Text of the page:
Developing Tools to Assess Proliferation Resistance and Safeguardability of Nuclear Energy Systems
Feb 10, 2012
and Safeguardability Assessment Tools (PROSA),
1-3 February 2012, IAEA, Vienna Austria
Understanding the proliferation resistance of a nuclear energy system is crucial for the safe and responsible use of nuclear power. The systems must be designed to make any diversion or undeclared production of nuclear material or misuse of nuclear technology by States difficult and detectable; it must also enable the IAEA to meet its safeguards goals.
“In the INPRO Methodology, proliferation resistance is one of the seven areas used in assessing whether a nuclear energy system is sustainable” explains Randy Beatty, INPRO Group Leader. Similarly, experts of the Generation IV International Forum (GIF) developed an evaluation methodology for proliferation resistance and physical protection of Generation IV nuclear energy systems.
A new INPRO Collaborative Project entitled Proliferation Resistance and Safeguardability Assessment Tools – or PROSA, for short – is now developing a coordinated set of such tools from both the GIF and INPRO methodologies. The two-year project benefits from close cooperation between INPRO and the Department of Safeguards.
Experts from Germany, the Republic of Korea, Japan, Italy, Romania and the USA met at the IAEA on 1–3 February 2012 to launch the PROSA project and prepare terms of reference including timeline, deliverables, milestones and contribution by participants. Other Member States who will participate or follow the project as observers come from Canada, France, the Russian Federation and EC’s Joint Research Centre and the EU Directorate of Safeguards.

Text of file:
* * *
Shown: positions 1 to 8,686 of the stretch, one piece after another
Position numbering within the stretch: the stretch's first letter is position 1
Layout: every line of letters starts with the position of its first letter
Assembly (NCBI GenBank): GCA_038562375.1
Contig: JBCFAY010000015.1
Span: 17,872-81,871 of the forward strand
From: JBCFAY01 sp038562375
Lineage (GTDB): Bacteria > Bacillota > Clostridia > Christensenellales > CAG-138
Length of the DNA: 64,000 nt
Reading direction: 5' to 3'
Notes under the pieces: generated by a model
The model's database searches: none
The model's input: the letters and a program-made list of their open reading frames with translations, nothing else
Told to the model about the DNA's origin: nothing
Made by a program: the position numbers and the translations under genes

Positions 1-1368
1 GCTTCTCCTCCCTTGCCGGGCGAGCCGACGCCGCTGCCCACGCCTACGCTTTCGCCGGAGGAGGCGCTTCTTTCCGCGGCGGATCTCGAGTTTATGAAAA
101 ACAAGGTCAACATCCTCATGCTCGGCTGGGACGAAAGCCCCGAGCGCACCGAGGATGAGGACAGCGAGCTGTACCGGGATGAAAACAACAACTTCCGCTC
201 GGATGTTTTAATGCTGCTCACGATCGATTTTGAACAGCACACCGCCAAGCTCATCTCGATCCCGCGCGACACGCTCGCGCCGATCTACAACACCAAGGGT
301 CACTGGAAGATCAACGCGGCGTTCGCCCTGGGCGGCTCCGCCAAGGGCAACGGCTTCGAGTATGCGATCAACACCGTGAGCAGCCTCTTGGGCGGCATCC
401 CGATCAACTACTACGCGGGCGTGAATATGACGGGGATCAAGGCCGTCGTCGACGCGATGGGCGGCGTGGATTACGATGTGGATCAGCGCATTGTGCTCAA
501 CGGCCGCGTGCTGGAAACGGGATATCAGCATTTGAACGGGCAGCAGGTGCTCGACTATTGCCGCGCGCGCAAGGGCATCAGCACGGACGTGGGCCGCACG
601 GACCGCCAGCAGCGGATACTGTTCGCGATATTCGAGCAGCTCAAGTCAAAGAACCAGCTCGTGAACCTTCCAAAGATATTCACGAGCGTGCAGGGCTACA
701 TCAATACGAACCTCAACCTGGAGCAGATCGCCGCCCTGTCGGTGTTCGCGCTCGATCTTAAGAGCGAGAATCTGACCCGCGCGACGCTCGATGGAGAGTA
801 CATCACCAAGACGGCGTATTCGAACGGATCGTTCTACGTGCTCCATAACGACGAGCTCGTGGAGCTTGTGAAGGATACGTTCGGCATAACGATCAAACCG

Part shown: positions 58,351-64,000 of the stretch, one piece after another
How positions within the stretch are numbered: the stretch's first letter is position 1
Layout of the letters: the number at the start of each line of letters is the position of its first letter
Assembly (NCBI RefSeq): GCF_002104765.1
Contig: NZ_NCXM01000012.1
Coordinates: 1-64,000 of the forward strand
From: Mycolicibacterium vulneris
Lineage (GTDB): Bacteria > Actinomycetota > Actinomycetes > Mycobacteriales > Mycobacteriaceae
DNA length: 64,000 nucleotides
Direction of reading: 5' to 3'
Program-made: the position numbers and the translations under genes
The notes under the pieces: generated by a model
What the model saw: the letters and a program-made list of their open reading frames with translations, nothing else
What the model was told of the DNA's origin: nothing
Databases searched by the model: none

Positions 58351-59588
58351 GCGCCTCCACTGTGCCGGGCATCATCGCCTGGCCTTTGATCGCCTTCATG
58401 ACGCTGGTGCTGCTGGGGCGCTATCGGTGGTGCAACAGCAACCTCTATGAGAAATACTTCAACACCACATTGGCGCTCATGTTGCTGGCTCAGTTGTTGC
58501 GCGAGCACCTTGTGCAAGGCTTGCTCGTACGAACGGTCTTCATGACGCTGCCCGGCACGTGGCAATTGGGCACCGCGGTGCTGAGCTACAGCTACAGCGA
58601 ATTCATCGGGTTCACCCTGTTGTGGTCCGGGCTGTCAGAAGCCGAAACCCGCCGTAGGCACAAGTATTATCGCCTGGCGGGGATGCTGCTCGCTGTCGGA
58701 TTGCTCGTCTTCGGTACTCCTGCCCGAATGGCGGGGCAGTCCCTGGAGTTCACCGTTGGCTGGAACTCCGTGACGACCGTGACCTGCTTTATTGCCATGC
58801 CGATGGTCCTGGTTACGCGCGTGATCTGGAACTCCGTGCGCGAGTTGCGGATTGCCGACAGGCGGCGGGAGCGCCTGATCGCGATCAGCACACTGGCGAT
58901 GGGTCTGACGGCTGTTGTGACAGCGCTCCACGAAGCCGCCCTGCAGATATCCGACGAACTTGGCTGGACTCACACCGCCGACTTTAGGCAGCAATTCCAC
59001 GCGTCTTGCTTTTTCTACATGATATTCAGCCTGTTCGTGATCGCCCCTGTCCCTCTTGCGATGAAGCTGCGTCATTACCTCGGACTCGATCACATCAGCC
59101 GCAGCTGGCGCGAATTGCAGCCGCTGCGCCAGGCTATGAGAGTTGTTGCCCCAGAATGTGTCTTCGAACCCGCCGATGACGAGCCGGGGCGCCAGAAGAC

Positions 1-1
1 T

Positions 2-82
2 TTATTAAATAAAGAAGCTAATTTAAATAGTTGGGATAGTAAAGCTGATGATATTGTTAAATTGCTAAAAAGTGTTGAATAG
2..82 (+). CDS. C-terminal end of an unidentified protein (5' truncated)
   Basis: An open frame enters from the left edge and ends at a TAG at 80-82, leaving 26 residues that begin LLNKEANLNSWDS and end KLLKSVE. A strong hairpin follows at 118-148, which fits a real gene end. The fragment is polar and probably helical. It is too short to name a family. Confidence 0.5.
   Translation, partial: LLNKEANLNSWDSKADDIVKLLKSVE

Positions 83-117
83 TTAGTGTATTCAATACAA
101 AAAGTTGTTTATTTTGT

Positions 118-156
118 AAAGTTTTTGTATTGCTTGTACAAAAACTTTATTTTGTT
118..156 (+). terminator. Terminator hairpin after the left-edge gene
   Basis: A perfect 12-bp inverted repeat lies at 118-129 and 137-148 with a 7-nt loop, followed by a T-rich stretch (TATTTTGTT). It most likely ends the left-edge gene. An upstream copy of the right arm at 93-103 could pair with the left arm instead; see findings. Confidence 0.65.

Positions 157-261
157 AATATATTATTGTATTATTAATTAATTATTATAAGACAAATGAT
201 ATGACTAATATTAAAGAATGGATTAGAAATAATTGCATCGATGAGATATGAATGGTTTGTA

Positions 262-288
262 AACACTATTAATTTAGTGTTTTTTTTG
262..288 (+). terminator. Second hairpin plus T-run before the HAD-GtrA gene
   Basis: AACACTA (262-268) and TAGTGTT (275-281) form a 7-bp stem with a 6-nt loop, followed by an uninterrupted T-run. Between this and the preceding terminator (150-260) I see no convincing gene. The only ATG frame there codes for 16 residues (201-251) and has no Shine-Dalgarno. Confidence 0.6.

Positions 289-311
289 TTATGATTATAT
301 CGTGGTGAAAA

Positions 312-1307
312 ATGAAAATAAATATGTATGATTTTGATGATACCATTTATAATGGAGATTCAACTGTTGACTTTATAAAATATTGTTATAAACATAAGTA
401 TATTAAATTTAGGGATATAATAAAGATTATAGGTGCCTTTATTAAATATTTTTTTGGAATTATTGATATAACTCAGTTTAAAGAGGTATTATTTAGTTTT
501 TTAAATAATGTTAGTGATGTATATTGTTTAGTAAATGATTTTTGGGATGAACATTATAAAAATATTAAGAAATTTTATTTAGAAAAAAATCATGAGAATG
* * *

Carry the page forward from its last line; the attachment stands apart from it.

“International experts who are participating in the PROSA project are also involved in the GIF working group on proliferation resistance and physical protection”, says Eckhard Haas consultant to the Department of Safeguards and INPRO, who is one the Scientific Secretaries of the project. “This ensures a two-way information flow and a good cooperation between INPRO and GIF in developing the tools”, he adds.
“The goal is to make the assessment process and the results more easily understood by the users”, states Yusuke Kuno, Deputy Director and Prime Scientist at the Japan Atomic Energy Agency (JAEA), who chaired the meeting. This will include analyses at the different levels, i.e. State, nuclear energy system and nuclear facility levels, and adjusting the depth of the analysis according to the information needs of different users. “We also want to demonstrate the value of a refined assessment methodology and make recommendations for a correspondingly refined INPRO manual in the area of proliferation resistance”, Mr Kuno adds.
The PROSA Project is a follow-up activity to the INPRO Collaborative Project on Proliferation Resistance: Acquisition/Diversion Pathway Analysis (PRADA) which was concluded at the end of 2010. PRADA’s objective was to provide guidance on enhancing proliferation resistance of innovative nuclear energy systems and contribute to further developing and strengthening the assessment area of ‘proliferation resistance’ in the INPRO methodology. The project’s conclusions were:
- The robustness of barriers is not a function of the number of barriers or of their individual characteristics but is an integrated function of these, and is measured by determining whether the safeguards goals can be met.
- The detailed application of the GIF pathway concept to identify and analyse acquisition/diversion pathways for nuclear material demonstrates the feasibility of merging the INPRO and GIF methodologiesto form a holistic approach.
Mr Hong-Lae Chang of the Korean Atomic Energy Research Institute (KAERI) had taken the lead in the PRADA project and agreed to continue in that role also in PROSA.
In the INPRO methodology, the basic principles associated with proliferation resistance require that intrinsic features and extrinsic measures be implemented throughout the full life cycle of the nuclear energy system, and that they be optimized, by design and engineering, to provide cost effective proliferation resistance. The methodology assumes that an international safeguard is an important extrinsic measure. The attractiveness of nuclear materials and technology for diversion to a nuclear weapons programme should be low, and the diversion of nuclear material difficult and detectable.
“I believe the PROSA project will simplify the assessment for proliferation and safeguardability, as well as make the results more easily understood” says James Sprinkle, IAEA Senior Safeguards Analyst and also a Scientific Secretary of the project. “This will be especially important for any newcomer states undertaking an assessment.”